[ExI] Religious Idiocy Triumphs Over Science Yet Again

Henry Rivera hrivera at alumni.virginia.edu
Sat Feb 6 20:13:08 UTC 2016

On Fri Dec 11 22:54:02 UTC 2015, Will Steinberg wrote:
I just don't understand particularly why you would believe that besides
cultural bias.  Do you know what receptors psychedelics act on?  Do you
have evidence that the insights would be poorer than "sobriety"?  Sobriety
a diverse collection of mental states, and drugs add another state.  What
makes whatever mental state you were in, not on drugs, when you gained some
insight, valid?  Isn't the state of your brain right now a fairly
stochastic phenomenon which may or may not produce valid insights?
Sobriety is full of illusion too.  I honestly suggest you go try some.

Another effect of psychoactive you CANNOT have without them is: being able
to look at receptor affinities and compare effects.  If one takes two drugs
with different affinities for the 5HT1 or GABAB or CB2 receptor, then one
can compare effects and gain insight on what it feels like to have sets of
those particular receptors active.  It is very valuable in neuroscience.
And there's a long history of enthusiastic scientists using themselves as

I read this lengthy 2012 article recently which brought me back to the
psychedelics branch of this thread. I think some of you will enjoy
reading it.


A sampling of excerpts that could be responses to questions posed and
comments in this thread:

"After their 5HT2A neural receptors simmered down, they remained firm:
LSD absolutely had helped them solve their complex, seemingly
intractable problems. And the establishment agreed. The 26 men
unleashed a slew of widely embraced innovations shortly after their
LSD experiences, including a mathematical theorem for NOR gate
circuits, a conceptual model of a photon, a linear electron
accelerator beam-steering device, a new design for the vibratory
microtome, a technical improvement of the magnetic tape recorder,
blueprints for a private residency and an arts-and-crafts shopping
plaza, and a space probe experiment designed to measure solar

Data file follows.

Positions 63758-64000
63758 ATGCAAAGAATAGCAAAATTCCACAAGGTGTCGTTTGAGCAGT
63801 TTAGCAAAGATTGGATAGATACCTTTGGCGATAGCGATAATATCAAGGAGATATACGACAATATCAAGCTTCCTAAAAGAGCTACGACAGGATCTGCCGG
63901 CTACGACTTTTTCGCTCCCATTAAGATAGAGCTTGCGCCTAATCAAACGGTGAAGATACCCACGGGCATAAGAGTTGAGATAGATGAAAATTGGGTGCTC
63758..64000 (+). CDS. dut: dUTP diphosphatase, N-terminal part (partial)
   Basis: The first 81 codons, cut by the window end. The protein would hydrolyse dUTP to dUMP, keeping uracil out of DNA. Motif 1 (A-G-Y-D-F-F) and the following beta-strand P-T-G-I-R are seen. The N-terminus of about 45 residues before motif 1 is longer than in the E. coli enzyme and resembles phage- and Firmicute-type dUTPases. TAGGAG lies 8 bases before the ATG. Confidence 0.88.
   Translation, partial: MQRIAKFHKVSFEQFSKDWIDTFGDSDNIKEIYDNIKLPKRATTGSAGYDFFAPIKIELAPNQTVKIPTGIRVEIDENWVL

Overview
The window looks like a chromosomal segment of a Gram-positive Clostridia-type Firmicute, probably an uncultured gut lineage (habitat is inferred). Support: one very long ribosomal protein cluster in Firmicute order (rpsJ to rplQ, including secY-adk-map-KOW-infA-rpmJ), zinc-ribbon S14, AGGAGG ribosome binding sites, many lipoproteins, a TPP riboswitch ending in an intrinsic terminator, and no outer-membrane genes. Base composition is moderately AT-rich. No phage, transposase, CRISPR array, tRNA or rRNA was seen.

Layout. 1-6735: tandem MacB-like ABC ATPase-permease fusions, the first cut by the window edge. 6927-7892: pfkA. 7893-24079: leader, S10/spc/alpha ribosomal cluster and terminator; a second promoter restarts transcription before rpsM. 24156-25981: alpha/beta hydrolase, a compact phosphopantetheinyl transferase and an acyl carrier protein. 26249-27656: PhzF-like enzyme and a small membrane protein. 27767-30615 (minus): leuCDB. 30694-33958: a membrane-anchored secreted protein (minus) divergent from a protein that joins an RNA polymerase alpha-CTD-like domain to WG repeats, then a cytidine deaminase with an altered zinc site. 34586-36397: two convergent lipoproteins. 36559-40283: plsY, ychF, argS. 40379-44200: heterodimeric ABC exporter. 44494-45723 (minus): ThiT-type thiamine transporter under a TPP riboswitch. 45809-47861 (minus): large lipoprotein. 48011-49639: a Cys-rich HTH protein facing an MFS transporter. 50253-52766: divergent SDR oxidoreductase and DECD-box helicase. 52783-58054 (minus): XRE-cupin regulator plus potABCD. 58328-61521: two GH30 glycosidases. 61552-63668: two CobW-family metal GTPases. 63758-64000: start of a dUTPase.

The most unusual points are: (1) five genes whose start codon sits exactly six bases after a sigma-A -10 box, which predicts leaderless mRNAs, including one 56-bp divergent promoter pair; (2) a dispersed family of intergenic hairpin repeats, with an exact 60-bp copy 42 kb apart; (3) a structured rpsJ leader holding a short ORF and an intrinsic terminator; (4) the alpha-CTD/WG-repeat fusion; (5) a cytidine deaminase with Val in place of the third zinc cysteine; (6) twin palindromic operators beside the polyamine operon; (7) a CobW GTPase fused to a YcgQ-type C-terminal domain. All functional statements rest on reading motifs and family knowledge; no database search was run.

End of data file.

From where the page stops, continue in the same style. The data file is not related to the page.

properties. Fadiman and his colleagues published these jaw-dropping
results and closed shop."

"Still, intriguing hints suggest that, despite stigma and risk of
incarceration, some of our better innovators continued to feed their
heads—and society as a whole reaped the benefits. Francis Crick
confessed that he was tripping the first time he envisioned the double
helix. Steve Jobs called LSD “one of the two or three most important
things” he’d experienced."

"At the moment, we’ve got two Nobel Prize winners who’ve copped to the
fact of where they got their ideas.Francis Crick is one and the other:
Kary Mullis, who was intermittently under the influence of LSD as he
developed the polymerase chain reaction, a genetic sequencing
technique through which scientists can detect certain infectious
diseases, map the human genome, and trace ancestral heritage back
thousands of years."

"What happened to Dorothy Fadiman that morning? How about Francis
Crick and the people with cancer in the anxiety studies? Staunch
materialists might argue that exogenous, psychotropic molecules had
simply transformed their three pounds of gelatinous gray head muscle
into funhouses for a few hours. But Ms. Fadiman, Crick, and most study
volunteers say something quite different—that the psychedelics they
ingested acted as a sort of antenna, allowing them to receive rather
profound transmissions that they couldn’t typically access during
their ordinary states of consciousness. Such a claim is not without

"Despite the 45-year government ban, Fadiman had never stopped longing
to tinker with LSD, to catalogue what we might be capable of with this
byproduct of mold. Of all the possible forays into this psychic terra
incognita, he was most eager to explore micro-dosing—specifically its
long-term effects."

"The urge to connect with the numinous remains strong throughout the
world, including the West—even as medical experts pathologize it,
monotheistic bureaucrats neuter it, and Madison Avenue spellcasters
exploit it. Of course psychoactive plants, fungi, and synthetics
aren’t the only way to sate this urge: Sufis spin, musicians riff, and
physicists formulate. And sometimes psychedelics just get in the way,
according to religious scholar Huston Smith."


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